## Abstract

Diagonal groups are one of the classes of finite primitive permutation groups occurring in the conclusion of the O'Nan-Scott theorem. Several of the other classes have been described as the automorphism groups of geometric or combinatorial structures such as affine spaces or Cartesian decompositions, but such structures for diagonal groups have not been studied in general.

The main purpose of this paper is to describe and characterise such structures, which we call

A diagonal semilattice depends on a dimension m and a group T. For m=2, it is a Latin square, the Cayley table of T, though in fact any Latin square satisfies our combinatorial axioms. However, for m≥3, the group T emerges naturally and uniquely from the axioms. (The situation somewhat resembles projective geometry, where projective planes exist in great profusion but higher-dimensional structures are coordinatised by an algebraic object, a division ring.)

A diagonal semilattice is contained in the partition lattice on a set Ω, and we provide an introduction to the calculus of partitions. Many of the concepts and constructions come from experimental design in statistics.

We also determine when a diagonal group can be primitive, or quasiprimitive (these conditions turn out to be equivalent for diagonal groups).

Associated with the diagonal semilattice is a graph, the diagonal graph, which has the same automorphism group as the diagonal semilattice except in four small cases with m<=3. The class of diagonal graphs includes some well-known families, Latin-square graphs and folded cubes, and is potentially of interest. We obtain partial results on the chromatic number of a diagonal graph, and mention an application to the synchronization property of permutation groups.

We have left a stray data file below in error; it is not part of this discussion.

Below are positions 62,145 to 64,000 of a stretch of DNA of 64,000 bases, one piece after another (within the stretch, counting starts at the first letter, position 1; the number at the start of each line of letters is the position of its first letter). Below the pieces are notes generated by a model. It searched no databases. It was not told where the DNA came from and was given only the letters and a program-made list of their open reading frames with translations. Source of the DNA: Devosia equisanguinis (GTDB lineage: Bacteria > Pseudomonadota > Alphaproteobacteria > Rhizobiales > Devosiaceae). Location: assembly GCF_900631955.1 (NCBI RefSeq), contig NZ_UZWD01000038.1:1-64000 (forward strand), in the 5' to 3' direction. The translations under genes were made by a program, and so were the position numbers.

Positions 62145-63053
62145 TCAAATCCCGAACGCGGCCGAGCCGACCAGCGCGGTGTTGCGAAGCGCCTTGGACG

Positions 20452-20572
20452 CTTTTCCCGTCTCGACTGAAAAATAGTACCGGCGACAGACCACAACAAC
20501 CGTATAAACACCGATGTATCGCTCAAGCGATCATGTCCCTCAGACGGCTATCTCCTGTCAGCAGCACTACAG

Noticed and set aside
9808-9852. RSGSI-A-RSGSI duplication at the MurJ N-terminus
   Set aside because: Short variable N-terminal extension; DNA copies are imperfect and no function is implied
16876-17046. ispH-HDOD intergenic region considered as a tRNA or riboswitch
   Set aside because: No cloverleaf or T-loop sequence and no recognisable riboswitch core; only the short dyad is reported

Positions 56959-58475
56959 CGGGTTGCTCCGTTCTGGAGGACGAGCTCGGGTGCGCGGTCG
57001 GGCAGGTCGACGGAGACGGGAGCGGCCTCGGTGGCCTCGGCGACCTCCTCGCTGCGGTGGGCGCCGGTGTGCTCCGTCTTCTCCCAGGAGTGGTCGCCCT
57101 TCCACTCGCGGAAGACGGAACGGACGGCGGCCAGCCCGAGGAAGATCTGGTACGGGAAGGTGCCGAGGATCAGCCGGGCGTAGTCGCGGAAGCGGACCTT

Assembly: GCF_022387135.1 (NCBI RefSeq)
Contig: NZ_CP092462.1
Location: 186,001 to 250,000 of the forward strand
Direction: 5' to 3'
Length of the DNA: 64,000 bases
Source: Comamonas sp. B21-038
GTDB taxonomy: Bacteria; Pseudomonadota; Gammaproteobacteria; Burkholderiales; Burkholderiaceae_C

The main purpose of this paper is to describe and characterise such structures, which we call

*diagonal semilattices*. Unlike the diagonal groups in the O'Nan-Scott theorem, which are defined over finite characteristically simple groups, our construction works over arbitrary groups, finite or infinite.A diagonal semilattice depends on a dimension m and a group T. For m=2, it is a Latin square, the Cayley table of T, though in fact any Latin square satisfies our combinatorial axioms. However, for m≥3, the group T emerges naturally and uniquely from the axioms. (The situation somewhat resembles projective geometry, where projective planes exist in great profusion but higher-dimensional structures are coordinatised by an algebraic object, a division ring.)

A diagonal semilattice is contained in the partition lattice on a set Ω, and we provide an introduction to the calculus of partitions. Many of the concepts and constructions come from experimental design in statistics.

We also determine when a diagonal group can be primitive, or quasiprimitive (these conditions turn out to be equivalent for diagonal groups).

Associated with the diagonal semilattice is a graph, the diagonal graph, which has the same automorphism group as the diagonal semilattice except in four small cases with m<=3. The class of diagonal graphs includes some well-known families, Latin-square graphs and folded cubes, and is potentially of interest. We obtain partial results on the chromatic number of a diagonal graph, and mention an application to the synchronization property of permutation groups.

Original language | English |
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Pages (from-to) | 5259-5311 |

Journal | Transactions of the American Mathematical Society |

Volume | 375 |

Issue number | 8 |

Early online date | 23 May 2022 |

DOIs | |

Publication status | Published - Aug 2022 |

## Keywords

- Cartesian lattice
- Diagonal graph
- Diagonal group
- Diagonal semilattice
- Hamming graph
- Latin cube
- Latin square
- O'Nan-Scott Theorem
- Partition
- Semilattice
- Primitive permutation group